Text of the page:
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Why is Polyamory so Hard to Define?

Polyamory and the exact meaning of the word is often the subject of debate among self-identified polyamorous people. It has been much debated on websites, at conferences and discussion groups around the country. Even among leading polyamory activists the term is debated over and over again. What is the source of the controversy?

Webster’s Dictionary defines polyamory as “the state or practice of having more than one open romantic relationship at a time.”

Wikapedia defines polyamory as “the practice, desire, or acceptance of having more than one intimate relationship at a time with the knowledge and consent of everyone involved.”

The Loving More Nonprofit website, defines polyamory as “romantic love with more than one person, honestly, ethically, and with the full knowledge and consent of all concerned.”

These definitions are different but similar enough that the answer seems simple so why the constant debate about how to define polyamory? I believe the challenge stems from the challenge people have with love and how to define different kinds of love. Poly, “a Greek term meaning many” and amor, “a Latin term meaning love” together form a simple concept of many loves. Put this way, most people who love are polyamorous as they love their family, friends and children. But with the term polyamory we are not talking about a broad term of love but the romantic sexual love and this is where so much confusion can set it for so many people.

In our outer world culture, sexual, romantic love is a well-defined box that every human being is supposed to be seeking. We are bombarded with the idea that we can only find romantic sexual love with one person, our soul-mate. We are to search and date until we find the one, marry, have kids and be fulfilled forever with this one person. This is the one right relationship that is supposed to fulfill all our needs and sweep us away into bliss. This is the monogamy narrative most people are raised with and it permeates every bit of our culture. It defines real love (love with our eternal soul-mate) as the one who we will “forsake” all others for.  It is in our literature, music, movies, even our politics and is ingrained over a lifetime of subliminal and direct propaganda. The reality for many people is far different, regardless the narrative remains.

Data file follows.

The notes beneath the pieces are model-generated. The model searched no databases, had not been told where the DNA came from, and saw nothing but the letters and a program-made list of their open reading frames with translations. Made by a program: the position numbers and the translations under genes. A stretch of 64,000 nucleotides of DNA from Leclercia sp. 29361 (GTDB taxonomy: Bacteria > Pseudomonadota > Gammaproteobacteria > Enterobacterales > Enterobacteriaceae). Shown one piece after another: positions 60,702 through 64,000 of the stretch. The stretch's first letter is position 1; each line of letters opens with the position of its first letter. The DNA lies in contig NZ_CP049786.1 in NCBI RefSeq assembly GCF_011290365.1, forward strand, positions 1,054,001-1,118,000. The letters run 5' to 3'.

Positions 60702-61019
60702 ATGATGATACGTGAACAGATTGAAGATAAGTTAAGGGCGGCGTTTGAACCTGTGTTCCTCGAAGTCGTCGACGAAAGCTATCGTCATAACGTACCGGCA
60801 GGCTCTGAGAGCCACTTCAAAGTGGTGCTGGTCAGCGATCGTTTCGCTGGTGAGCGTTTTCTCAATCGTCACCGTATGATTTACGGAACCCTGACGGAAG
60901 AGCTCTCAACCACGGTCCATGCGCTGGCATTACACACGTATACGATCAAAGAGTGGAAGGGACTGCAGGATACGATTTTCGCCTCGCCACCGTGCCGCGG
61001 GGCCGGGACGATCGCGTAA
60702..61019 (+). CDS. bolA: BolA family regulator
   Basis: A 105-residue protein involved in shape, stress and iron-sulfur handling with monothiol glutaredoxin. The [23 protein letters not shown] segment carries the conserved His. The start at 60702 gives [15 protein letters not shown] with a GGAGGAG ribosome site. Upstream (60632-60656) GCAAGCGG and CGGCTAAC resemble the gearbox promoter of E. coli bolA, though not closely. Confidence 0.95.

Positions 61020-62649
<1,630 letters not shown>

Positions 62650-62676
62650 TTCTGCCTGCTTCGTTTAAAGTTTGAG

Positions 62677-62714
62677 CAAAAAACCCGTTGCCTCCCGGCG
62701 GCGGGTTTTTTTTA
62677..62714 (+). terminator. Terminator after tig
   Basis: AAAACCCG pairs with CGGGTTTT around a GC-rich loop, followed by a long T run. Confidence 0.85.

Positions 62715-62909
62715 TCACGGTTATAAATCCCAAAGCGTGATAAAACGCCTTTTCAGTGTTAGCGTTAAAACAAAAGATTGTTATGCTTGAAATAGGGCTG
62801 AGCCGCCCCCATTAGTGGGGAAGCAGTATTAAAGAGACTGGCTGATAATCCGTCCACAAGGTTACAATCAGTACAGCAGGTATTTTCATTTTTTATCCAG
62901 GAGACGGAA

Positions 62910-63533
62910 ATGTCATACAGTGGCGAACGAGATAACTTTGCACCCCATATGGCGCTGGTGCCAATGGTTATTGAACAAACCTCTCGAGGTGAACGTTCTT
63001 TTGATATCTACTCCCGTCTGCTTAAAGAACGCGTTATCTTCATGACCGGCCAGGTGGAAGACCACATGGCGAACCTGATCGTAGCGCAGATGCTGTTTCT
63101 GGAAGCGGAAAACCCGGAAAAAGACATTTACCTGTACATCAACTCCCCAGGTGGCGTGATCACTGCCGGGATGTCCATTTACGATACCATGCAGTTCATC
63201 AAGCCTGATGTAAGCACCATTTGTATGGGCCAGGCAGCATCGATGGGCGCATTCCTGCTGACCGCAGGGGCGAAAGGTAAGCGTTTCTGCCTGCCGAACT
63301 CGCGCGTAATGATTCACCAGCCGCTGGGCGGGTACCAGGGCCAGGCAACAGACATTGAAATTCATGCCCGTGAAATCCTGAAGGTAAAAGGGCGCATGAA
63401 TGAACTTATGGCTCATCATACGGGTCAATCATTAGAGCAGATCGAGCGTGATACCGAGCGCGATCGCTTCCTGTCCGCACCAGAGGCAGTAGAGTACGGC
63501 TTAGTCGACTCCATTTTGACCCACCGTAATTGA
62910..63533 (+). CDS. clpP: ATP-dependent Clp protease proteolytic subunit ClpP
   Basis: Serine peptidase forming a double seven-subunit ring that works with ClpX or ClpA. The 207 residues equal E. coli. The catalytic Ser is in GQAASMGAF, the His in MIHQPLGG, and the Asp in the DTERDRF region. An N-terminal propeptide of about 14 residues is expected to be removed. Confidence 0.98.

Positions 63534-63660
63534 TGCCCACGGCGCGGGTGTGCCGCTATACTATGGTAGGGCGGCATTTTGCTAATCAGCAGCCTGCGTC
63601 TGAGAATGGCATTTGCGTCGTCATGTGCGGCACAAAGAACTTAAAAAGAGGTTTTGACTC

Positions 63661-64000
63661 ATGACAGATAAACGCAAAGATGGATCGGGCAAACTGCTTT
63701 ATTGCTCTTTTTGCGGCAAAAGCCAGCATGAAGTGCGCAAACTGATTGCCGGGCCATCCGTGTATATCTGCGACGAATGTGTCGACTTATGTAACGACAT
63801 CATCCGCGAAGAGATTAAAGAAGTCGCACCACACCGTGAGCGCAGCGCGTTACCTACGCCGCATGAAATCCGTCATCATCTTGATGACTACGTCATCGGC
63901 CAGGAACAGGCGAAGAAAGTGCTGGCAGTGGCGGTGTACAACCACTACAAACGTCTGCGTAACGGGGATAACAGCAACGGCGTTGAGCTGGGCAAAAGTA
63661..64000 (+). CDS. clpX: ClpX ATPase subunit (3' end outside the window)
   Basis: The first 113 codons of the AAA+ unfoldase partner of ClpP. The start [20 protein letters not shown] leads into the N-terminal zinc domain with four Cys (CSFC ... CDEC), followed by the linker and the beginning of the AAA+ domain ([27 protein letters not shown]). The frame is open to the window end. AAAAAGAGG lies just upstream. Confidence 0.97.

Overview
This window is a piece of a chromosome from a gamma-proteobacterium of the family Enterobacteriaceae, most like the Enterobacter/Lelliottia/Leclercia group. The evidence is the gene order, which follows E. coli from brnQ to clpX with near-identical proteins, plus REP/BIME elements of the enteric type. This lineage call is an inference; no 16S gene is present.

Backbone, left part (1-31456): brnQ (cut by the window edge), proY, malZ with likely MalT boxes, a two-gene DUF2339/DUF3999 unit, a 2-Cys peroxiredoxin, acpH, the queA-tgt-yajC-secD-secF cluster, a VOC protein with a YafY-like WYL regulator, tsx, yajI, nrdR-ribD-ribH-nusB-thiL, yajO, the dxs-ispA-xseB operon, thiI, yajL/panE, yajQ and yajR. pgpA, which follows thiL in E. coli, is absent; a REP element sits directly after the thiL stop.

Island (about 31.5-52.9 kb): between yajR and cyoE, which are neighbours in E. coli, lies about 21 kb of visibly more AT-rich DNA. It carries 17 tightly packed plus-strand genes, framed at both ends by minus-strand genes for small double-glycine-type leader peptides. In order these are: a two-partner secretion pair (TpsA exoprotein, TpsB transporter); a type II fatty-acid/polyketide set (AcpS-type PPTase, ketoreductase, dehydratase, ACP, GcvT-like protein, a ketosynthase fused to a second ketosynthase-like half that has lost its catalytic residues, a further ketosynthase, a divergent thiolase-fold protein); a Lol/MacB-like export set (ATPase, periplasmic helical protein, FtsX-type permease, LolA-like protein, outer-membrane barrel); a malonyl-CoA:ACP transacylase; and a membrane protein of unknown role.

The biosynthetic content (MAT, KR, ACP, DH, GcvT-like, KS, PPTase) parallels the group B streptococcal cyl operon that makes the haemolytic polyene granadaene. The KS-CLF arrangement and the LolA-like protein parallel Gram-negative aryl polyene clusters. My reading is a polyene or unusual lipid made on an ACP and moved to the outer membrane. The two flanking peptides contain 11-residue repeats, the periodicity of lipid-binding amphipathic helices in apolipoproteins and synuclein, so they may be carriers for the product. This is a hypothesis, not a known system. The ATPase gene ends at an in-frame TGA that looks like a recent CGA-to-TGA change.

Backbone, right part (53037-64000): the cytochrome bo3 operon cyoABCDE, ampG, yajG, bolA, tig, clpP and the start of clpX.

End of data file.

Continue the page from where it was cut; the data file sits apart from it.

For polyamorous folks, we have, or are trying to discard this narrative. In letting go of the narrative we also let go of the narrow definition of romantic love. Suddenly all is not so clearly defined. You can love in different ways, different intensity and experience an array of romantic and or sexual love. We can experience a partner who we love, spend romantic time with but we are not sexual with them. We can meet wonderful lovers we move in and share our daily lives with, and some we may see just twice a year. We love them, they are romantic or love partners but they do not fit the box of the eternal soul-mate we forsake all others for.

I believe that this is why we have so much trouble defining the concept of polyamory. Romantic sexual love outside marriage has often been forbidden. In the USA there is a torrent of sex negativity and religious shame associated with sex and sexual love. Our culture is more accepting of romantic love than sexual gratification, so people often have issues with proudly saying “I am polysexual” or “I love sex.”

As a result polyamory has often been more defined by what it is not rather than by what it is (i.e. non-monogamy, not swinging, etc). At the core polyamory is about the freedom to embrace our emotional bonding to people we are sexually or romantically attracted to and with as many people simultaneously as we have the bandwidth to handle (within the context of our agreements in our relationships).  That kind of openness to love is hard to quantify or explain since many people experience emotions, love and romance in very personal and unique ways. Then when we try to explain it in a world that says loving more than one person romantically and/or sexually is wrong, we ourselves can become confused.